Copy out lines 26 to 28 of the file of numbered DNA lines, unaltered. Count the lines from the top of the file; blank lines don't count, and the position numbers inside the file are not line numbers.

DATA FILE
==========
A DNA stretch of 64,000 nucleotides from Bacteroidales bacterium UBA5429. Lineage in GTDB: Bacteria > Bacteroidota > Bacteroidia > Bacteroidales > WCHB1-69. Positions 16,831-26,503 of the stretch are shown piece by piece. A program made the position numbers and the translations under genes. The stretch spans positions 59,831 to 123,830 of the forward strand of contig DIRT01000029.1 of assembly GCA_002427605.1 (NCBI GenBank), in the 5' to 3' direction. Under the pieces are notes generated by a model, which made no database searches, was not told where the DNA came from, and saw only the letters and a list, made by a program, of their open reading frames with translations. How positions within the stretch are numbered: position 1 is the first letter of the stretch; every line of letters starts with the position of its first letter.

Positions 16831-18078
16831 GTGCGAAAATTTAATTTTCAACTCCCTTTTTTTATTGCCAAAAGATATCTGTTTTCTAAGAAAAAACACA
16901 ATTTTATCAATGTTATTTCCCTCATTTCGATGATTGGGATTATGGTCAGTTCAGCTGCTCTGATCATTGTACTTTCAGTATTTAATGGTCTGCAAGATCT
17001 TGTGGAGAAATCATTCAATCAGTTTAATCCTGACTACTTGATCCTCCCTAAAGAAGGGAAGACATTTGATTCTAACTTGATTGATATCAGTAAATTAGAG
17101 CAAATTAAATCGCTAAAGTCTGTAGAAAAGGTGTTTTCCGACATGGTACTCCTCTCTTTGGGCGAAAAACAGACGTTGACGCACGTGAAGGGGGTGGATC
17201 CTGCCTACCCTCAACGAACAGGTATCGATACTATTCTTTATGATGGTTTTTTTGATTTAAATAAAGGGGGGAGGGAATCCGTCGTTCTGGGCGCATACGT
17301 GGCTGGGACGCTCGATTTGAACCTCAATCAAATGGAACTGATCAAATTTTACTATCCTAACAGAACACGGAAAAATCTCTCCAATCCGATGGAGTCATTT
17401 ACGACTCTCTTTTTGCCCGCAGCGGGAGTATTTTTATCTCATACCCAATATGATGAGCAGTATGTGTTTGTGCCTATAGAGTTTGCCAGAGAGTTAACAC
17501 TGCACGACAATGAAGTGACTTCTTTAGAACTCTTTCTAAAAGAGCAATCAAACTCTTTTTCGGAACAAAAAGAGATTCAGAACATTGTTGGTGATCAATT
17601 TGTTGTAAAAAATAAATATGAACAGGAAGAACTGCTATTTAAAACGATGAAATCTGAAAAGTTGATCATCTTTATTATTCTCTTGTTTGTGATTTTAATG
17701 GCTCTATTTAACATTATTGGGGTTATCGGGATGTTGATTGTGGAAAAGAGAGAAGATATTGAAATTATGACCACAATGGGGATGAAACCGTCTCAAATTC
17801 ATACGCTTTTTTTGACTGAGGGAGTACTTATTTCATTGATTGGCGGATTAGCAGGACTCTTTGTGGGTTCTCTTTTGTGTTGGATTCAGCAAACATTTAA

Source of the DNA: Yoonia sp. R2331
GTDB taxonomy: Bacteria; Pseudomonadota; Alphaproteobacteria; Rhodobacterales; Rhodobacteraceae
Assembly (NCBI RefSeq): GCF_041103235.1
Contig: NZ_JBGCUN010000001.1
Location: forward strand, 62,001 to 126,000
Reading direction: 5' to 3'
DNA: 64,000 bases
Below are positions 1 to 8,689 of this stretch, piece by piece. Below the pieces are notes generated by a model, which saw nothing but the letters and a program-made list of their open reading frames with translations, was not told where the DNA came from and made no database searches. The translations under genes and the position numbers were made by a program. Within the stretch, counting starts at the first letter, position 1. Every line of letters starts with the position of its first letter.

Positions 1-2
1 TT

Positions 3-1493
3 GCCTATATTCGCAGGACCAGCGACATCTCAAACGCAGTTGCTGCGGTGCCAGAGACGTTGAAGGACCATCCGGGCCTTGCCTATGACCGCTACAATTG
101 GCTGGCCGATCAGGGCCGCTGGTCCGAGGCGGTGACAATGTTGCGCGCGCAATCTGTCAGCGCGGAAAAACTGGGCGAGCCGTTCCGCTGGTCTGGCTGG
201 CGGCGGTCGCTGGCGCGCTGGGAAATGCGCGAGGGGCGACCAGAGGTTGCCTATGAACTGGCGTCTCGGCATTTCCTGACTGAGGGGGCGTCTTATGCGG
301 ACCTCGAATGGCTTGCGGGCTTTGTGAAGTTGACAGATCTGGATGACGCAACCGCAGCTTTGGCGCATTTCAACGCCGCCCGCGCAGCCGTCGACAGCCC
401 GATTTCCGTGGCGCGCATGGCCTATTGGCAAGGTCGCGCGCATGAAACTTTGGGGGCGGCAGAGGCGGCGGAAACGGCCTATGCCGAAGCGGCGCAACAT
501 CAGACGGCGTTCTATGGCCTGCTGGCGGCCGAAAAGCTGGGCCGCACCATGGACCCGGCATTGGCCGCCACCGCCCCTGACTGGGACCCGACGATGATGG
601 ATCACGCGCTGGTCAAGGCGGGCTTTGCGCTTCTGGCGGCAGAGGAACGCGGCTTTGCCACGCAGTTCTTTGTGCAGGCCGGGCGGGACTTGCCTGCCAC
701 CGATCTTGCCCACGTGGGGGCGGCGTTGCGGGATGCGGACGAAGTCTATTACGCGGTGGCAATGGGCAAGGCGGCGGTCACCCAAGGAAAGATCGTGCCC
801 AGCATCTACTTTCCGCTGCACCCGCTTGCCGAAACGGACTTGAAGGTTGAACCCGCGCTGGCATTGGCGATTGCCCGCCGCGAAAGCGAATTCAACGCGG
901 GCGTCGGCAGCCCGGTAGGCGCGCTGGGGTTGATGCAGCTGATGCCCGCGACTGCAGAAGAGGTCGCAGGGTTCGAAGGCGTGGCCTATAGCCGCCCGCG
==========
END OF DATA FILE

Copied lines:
101 GCTGGCCGATCAGGGCCGCTGGTCCGAGGCGGTGACAATGTTGCGCGCGCAATCTGTCAGCGCGGAAAAACTGGGCGAGCCGTTCCGCTGGTCTGGCTGG
201 CGGCGGTCGCTGGCGCGCTGGGAAATGCGCGAGGGGCGACCAGAGGTTGCCTATGAACTGGCGTCTCGGCATTTCCTGACTGAGGGGGCGTCTTATGCGG
301 ACCTCGAATGGCTTGCGGGCTTTGTGAAGTTGACAGATCTGGATGACGCAACCGCAGCTTTGGCGCATTTCAACGCCGCCCGCGCAGCCGTCGACAGCCC